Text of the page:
And the women? Picasso at the Albertina
Pablo Picasso is considered the genius of a century.
On the occasion of the 50th anniversary of his death the Albertina is now dedicating a personal exhibition of 70 works to the artist.
A text by Sabine B. Vogel
Pablo Picasso is considered the genius of a century. Hardly any other artist has changed his style as often and as radically, hardly any other artist has left such a mark on so many epochs and influenced so many fellow artists worldwide. On the occasion of the 50th anniversary of his death the Albertina is now dedicating a personal exhibition of 70 works to the artist, who was born in Malaga, Spain, in 1881 and died in France on 8 April 1973. All the exhibits come from the museum’s own holdings, although only the works on paper belong to the museum. The 14 paintings and the ceramics are on permanent loan, mostly from the Batliner Collection. The exhibition shows us the artist’s most important phases and media – and is deliberately innocuous. At the beginning, we see the “Sleeping Drunkard” (1902) from his Blue Period. Here Picasso is dealing with the death of his friend Casagemas, who took his own life out of disappointed love. This phase, characterised by a melancholic mood and bluish-green colours, lasted from 1901 to 1905, comprises almost 100 works and brought Picasso his artistic breakthrough in Paris at that time. From his Cubist phase, “Etagere” from 1911 is exhibited for the first time at the Albertina, while “Woman, Sculpture and Vase with Flowers” from 1929 is assigned to Surrealism – a harsh depiction of his still-wife Olga and simultaneous affair with Marie-Therese Walter, who hanged herself in 1977.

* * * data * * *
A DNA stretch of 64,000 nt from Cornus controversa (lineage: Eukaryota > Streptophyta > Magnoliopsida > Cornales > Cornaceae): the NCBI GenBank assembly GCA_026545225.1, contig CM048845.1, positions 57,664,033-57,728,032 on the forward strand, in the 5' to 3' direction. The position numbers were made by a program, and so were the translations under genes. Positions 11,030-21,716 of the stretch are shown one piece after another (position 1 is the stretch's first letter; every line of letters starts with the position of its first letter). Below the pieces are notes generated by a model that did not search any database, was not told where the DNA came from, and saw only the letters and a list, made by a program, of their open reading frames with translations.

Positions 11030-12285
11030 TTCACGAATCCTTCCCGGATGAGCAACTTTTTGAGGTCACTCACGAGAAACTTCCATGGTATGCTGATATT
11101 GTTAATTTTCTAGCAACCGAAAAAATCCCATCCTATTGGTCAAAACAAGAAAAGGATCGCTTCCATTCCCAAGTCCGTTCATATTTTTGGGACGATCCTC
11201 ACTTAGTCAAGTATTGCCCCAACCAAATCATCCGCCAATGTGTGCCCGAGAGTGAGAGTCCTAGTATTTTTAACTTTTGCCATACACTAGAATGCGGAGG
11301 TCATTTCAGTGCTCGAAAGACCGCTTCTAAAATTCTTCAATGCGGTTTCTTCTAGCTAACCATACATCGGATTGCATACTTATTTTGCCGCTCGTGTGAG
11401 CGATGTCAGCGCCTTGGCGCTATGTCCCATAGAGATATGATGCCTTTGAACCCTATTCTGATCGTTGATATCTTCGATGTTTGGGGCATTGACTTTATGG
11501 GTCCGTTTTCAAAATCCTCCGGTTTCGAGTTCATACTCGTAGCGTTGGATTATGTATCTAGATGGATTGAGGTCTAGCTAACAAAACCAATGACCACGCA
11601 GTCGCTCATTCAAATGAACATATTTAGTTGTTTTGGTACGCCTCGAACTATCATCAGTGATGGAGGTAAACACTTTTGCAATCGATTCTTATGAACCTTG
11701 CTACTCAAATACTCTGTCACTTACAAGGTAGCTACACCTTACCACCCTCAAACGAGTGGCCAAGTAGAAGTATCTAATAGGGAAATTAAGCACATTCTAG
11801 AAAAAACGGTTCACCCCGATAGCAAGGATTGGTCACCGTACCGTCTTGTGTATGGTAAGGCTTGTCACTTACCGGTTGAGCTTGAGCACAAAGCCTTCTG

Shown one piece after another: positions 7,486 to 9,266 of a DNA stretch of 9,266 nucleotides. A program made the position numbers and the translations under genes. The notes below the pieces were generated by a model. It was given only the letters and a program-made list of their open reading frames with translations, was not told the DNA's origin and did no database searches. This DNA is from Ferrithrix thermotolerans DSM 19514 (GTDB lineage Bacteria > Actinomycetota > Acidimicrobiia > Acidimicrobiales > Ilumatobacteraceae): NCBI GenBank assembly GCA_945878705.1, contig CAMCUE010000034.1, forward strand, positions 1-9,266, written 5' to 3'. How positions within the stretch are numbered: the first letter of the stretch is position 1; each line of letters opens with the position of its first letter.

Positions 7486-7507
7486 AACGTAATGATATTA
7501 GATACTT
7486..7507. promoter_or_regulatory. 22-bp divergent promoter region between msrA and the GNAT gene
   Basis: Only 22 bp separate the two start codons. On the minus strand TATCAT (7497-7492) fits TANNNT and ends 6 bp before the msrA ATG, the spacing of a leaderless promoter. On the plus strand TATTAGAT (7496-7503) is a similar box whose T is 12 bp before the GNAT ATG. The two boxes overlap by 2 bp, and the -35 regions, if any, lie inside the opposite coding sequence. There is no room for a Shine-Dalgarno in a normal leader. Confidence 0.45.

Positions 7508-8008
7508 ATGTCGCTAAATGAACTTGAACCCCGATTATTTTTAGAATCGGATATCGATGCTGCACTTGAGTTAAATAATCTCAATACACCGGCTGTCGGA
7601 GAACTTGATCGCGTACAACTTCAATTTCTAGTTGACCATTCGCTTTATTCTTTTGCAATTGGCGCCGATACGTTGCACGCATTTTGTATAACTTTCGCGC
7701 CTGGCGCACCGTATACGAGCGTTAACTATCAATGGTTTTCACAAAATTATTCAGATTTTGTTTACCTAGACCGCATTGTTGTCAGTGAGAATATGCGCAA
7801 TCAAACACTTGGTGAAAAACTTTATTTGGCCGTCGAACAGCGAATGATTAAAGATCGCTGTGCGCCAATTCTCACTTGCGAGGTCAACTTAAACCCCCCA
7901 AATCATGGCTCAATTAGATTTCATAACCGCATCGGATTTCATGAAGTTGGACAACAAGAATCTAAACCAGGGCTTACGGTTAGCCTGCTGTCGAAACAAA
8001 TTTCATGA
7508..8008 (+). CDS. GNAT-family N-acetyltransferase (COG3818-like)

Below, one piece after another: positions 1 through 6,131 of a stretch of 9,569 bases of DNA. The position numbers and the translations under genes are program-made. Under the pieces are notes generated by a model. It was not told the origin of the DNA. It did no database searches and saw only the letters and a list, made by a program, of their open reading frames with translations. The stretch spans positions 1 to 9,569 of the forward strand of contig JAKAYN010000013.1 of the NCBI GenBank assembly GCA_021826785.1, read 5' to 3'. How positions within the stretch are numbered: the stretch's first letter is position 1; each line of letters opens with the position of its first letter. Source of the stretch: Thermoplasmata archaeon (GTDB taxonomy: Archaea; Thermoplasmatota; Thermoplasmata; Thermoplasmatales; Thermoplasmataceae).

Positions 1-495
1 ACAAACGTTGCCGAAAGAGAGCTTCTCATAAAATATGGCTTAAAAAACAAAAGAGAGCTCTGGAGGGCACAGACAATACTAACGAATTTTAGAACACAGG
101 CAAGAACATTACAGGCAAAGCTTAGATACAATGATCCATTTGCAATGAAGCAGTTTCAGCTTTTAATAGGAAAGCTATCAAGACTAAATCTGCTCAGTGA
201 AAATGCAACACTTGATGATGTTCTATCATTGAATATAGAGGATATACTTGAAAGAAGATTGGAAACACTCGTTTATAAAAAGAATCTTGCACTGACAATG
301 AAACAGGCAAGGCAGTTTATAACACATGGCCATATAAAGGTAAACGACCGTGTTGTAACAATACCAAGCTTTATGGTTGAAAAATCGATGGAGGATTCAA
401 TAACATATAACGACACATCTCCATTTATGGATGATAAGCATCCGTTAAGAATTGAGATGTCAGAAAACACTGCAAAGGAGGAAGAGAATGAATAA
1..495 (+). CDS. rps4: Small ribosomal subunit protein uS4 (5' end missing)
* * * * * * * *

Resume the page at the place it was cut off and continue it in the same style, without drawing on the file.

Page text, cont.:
Here a theme comes into view that is by no means intended by the show, but cannot be excluded: Picasso as a “woman-devouring” man, as he was once called. It was often said in the past that Picasso worshipped women. In pictures like this one, he deconstructs them. One senses here what his granddaughter Marina Picasso once wrote about her grandfather’s women: “He subjected them to his animistic sexuality, tamed them, charmed them, absorbed them and crushed them on his canvas.” The texts in the exhibition hall, however, do not pursue this theme, focusing on the broad range of biographical contexts instead. For example, his baroque-looking dead pheasant from 1938 is charged with political symbolism, we read on in the text, as a reference to the victims of the Spanish Civil War. Or the lithographs and linocuts: After the war, Picasso experimented with lithographs, using scratching irons and scrapers. At the end of the 1950s and beginning of the 1960s, he discovered linoleum printing – and made this process respectable for the first time. He did not print the highly opaque, rich, strong layers of colour with several plates one after the other, as was customary at the time. He used only one plate for the whole process, which required great precision. Picasso used hard strokes here to process quotations from art history, such as Cranach’s “Portrait of a Young Woman” or Manet’s “Breakfast in the Open Air”.
And the ceramics: Picasso made almost 4000 ceramics, mainly utilitarian objects: Plates, bowls, jugs and vases with fish, owl and mirror motifs. Painted by hand with free-flowing lines, he developed a style with a high recognition effect in this medium as well. In that French pottery workshop in Vallauris where he produced the works, worked the saleswoman Jacqueline Roque. They met in 1953, Picasso painted her for the first time at the age of 27, in 1961 she became Picasso’s second wife – and with 400 portraits his most frequently depicted model. After Picasso’s death, she administered his legacy, and after the Picasso exhibition she co-arranged in 1986, she took her own life – which was never her own.